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Frisbee team celebrates senior night

Sophomore+Ethan+Burka+and+junior+Adam+Edwards+hold+up+a+sign+for+the+Frisbee+team%27s+Senior+Night.
Sophomore Ethan Burka and junior Adam Edwards hold up a sign for the Frisbee team's Senior Night.

Sophomore Ethan Burka and junior Adam Edwards hold up a sign for the Frisbee team's Senior Night.

Sophomore Ethan Burka and junior Adam Edwards hold up a sign for the Frisbee team's Senior Night.

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While students tend to come out in droves for Friday night football and basketball games, one team that doesn’t get that much attention is the school’s ultimate Frisbee team. The boys’ and girls’ teams, comprised of students from all grades, had their Senior Night on Thursday, October 19, in a ceremony to celebrate both graduating players and the relatively unknown sport.

Ultimate Frisbee is comparable to football in that players have to pass the disc from teammate to teammate to reach an end zone. Ultimate is different because players are not allowed to run with the disc and because there are no referees. “Spirit of the game is a big part of the sport,” senior and boys’ ultimate team member Theo Vargas said. “The players have to make their own calls and they have to settle arguments on the field.”

Another thing that makes ultimate a complicated sport are the complex rules and terminology used. Phrases like “vert stack” (an offensive organizational scheme) and “pull” (the equivalent of a kickoff in football) can complicate the game for those unfamiliar with it. Even the process for calling a foul is confusing, because there are no official referees in ultimate, the sport relying on the sportsmanship of the players to keep games fair.

Compared to other sports, ultimate has rested in relative obscurity; many students do not even see it as a real sport. “It’s a game you play in your backyard with your dog,” senior and football team member Ritavash Chowdhury said. “It seems boring and there’s no crowd.”

Ultimate players will argue against this misconception. “I think people don’t give it enough credit,” Homecoming king and ultimate team member Christian McCord-Snook said. “It’s competitive and pretty fun. It’s really for everyone.”

Ultimate has had a presence in the county for many years, with H-B Woodlawn’s team winning the state championships last year and Washington-Lee taking second. Despite this rise in popularity, the sport is not recognized by the Virginia High School League (VHSL). “Ultimate is an intramural sport within the Arlington high schools,” boys’ coach Michael Klemencic said. “That makes it different from varsity sports.”  This designation as an intramural sport also means that playing time must be relatively equal among players, regardless of age or skill level.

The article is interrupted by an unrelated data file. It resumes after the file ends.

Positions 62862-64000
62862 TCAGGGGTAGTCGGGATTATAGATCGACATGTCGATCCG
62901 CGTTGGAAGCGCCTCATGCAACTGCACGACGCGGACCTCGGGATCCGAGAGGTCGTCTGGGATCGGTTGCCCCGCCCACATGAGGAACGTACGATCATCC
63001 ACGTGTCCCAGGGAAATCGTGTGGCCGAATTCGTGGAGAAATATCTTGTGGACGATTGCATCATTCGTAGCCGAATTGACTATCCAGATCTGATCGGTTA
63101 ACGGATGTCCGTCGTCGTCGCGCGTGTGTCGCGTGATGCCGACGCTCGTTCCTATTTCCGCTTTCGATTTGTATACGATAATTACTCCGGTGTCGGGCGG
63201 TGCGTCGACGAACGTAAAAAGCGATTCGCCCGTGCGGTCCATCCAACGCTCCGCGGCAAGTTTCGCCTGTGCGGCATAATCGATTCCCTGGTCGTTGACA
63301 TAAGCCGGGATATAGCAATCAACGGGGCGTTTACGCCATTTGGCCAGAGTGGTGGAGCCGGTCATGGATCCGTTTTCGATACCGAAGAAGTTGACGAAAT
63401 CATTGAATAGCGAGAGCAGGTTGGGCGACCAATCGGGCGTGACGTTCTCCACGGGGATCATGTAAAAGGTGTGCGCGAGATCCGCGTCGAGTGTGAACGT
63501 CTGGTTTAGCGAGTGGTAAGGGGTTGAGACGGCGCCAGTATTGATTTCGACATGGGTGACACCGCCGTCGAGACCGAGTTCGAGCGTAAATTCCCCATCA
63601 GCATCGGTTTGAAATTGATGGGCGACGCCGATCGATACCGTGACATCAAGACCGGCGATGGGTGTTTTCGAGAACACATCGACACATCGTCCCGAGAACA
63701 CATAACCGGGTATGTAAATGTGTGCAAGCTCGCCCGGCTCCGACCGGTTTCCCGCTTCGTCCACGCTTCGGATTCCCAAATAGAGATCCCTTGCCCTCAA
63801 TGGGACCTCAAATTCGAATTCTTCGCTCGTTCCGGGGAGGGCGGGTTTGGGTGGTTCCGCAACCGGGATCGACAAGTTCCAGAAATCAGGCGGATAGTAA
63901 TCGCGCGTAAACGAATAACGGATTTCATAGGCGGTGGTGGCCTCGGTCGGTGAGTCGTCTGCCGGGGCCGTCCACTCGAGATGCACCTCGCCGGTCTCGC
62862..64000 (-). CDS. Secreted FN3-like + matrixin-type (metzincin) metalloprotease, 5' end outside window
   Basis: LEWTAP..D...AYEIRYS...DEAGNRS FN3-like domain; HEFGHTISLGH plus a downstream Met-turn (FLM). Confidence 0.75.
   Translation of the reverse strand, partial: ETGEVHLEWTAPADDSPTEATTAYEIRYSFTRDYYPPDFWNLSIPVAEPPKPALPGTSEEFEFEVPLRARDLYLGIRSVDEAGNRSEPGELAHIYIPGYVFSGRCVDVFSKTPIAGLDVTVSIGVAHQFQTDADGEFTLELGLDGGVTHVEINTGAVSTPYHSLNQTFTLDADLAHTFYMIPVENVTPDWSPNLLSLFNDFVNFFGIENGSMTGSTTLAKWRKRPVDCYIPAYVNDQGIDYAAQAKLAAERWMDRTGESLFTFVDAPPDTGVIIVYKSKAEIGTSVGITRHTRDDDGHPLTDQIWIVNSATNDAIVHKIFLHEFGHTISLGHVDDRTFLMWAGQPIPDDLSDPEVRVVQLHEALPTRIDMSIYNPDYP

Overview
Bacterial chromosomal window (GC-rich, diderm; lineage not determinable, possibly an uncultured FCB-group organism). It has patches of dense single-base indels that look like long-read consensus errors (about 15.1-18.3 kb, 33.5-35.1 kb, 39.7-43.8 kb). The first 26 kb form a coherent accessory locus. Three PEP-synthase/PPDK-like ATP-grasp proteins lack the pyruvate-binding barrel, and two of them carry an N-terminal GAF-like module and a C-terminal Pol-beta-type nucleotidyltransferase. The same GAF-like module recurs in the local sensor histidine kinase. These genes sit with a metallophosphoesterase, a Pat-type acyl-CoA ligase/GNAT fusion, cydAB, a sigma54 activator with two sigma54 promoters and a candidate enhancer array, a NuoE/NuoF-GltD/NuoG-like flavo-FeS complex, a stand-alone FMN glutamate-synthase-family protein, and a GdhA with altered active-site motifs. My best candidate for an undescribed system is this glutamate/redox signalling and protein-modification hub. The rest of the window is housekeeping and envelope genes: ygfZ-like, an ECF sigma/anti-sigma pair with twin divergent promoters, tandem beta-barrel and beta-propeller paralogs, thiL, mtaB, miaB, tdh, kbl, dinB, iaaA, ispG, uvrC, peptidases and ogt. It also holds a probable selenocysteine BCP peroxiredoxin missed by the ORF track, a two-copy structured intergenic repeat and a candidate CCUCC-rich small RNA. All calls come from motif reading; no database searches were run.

The team dynamic, though, matches that of any varsity sport. For their senior night, the girls team had underclassmen dress as Frisbees. “We had a senior night last year, but it was pretty low-key,” senior and ultimate team member Nora Wagner said in regards to the girls’ team’s traditions.  

This year, the girls’ senior night was anything but low-key, with the underclassmen costumes attracting many questioning stares. “It was weird,” boys’ ultimate captain Garrett Johnston said. “The boys’ team doesn’t really do that.”

The senior night games saw the girls’ team lose 11-7 to H-B Woodlawn, while the boys’ team beat H-B 11-6.  Some W-L students attended the games, which “usually only parents come to,” McCord-Snook said.  

Hopefully for the members of the girls’ and boys’ teams, this attendance will be the beginning of a trend. “A lot of kids start out playing another sport and don’t want to make the transition to ultimate, which makes it less known,” senior and boys’ ultimate team member Thomas Callen said. “But I think the sport’s popularity is on the rise.”

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The student newspaper of Washington-Lee High School
Frisbee team celebrates senior night